Socialism: You say you want a revolution

Socialism is popular among millennials and members of marginalized groups. But are those championing the revolution transparent?

Socialism is back. Today, more young people in the United States express positive opinions of the socialist ideology than ever before.

An October 2016 YouGov poll identified 53 percent of voters aged 18–29 hold favorable views toward the Marxist concept. Coincidentally, 2017 marks the exact centenary of the October Revolution—the 1917 Russian workers’ revolt that ushered in the Soviet Union.

But socialism? The Red Scare? The same YouGov poll showed only 25 percent of U.S. adults altogether view socialism favorably. For many older Americans, mere mention of the term conjures images of Soviet-era workers in coveralls and do-rags carrying pipe wrenches in a gray dystopia. Or is this the hip socialism of pop culture iconography with handsome mustachioed Cuban revolutionaries in tilted berets? Is this the socialism America feared so deeply during the Cold War?

The short answer is no: The movement under current construction is brand new, and the end goal is nothing short of total societal revolution. The longer answer is more complicated because a hard and fast definition of socialism is difficult to pin down. This is not your father’s socialism.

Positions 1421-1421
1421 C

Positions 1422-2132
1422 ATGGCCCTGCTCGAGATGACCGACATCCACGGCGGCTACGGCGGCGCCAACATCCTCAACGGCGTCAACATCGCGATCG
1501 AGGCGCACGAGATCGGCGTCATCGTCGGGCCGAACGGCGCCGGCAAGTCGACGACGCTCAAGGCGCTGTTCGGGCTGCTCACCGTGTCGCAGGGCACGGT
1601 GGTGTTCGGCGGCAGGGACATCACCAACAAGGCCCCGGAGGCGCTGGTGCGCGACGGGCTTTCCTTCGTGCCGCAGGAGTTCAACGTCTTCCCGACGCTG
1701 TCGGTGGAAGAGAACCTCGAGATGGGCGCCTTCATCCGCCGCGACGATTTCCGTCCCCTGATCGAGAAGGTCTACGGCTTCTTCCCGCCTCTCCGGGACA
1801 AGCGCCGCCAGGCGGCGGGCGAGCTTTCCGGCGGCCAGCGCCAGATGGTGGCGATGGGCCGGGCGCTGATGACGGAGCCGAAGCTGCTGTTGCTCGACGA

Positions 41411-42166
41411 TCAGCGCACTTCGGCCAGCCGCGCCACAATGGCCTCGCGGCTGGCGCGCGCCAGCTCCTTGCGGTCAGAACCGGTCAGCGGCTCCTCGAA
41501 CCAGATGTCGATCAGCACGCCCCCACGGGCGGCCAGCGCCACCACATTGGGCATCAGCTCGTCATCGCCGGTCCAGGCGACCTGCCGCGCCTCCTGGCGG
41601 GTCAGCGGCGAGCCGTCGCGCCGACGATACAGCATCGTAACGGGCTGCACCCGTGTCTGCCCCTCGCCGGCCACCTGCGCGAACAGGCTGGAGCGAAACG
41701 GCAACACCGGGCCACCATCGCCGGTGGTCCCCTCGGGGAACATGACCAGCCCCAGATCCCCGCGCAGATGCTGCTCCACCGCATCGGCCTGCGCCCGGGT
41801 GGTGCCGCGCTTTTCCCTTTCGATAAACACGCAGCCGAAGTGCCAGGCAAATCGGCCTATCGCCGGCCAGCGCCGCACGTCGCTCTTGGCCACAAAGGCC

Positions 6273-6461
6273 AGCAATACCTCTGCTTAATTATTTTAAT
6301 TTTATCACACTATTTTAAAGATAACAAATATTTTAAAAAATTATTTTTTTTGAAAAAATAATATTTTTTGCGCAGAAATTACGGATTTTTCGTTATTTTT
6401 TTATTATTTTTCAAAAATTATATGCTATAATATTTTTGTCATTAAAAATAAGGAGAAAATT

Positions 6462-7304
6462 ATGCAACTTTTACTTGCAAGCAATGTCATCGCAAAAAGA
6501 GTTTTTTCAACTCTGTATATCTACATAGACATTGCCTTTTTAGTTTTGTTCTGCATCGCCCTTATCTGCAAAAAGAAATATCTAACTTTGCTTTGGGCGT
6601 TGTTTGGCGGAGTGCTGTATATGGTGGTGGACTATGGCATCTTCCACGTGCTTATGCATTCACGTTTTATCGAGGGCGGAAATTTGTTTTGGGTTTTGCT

You tell me it’s the institution

For millennials, the pre-1989 demonization of all things red doesn’t exist. And why would it? Millennials are direct witnesses to the failures of capitalism. Many saw their parents lose homes to foreclosure in the early 2000s as result of predatory capitalist lending schemes, or they’ve seen friends and family graduate college buried in student loan debt. They’ve witnessed an explosion of homelessness, pharmaceutical industry-induced addiction, emergence of bold-faced racist ideologies, and an entire palette of social maladies engulf their so-called American dream.

Adding fuel to fire, millennials are inheritors of the worst disparity of wealth since economists began tracking income. Data from a 2017 Oregon Department of Revenue report states, “In 1980, the average income of the highest-earning 1 in 1,000 taxpayers was 26 times that of the Oregonian in the middle of the income ladder. By 2015, it was 126 times larger.” When adjusted for inflation, that’s the widest gap in income inequality ever recorded.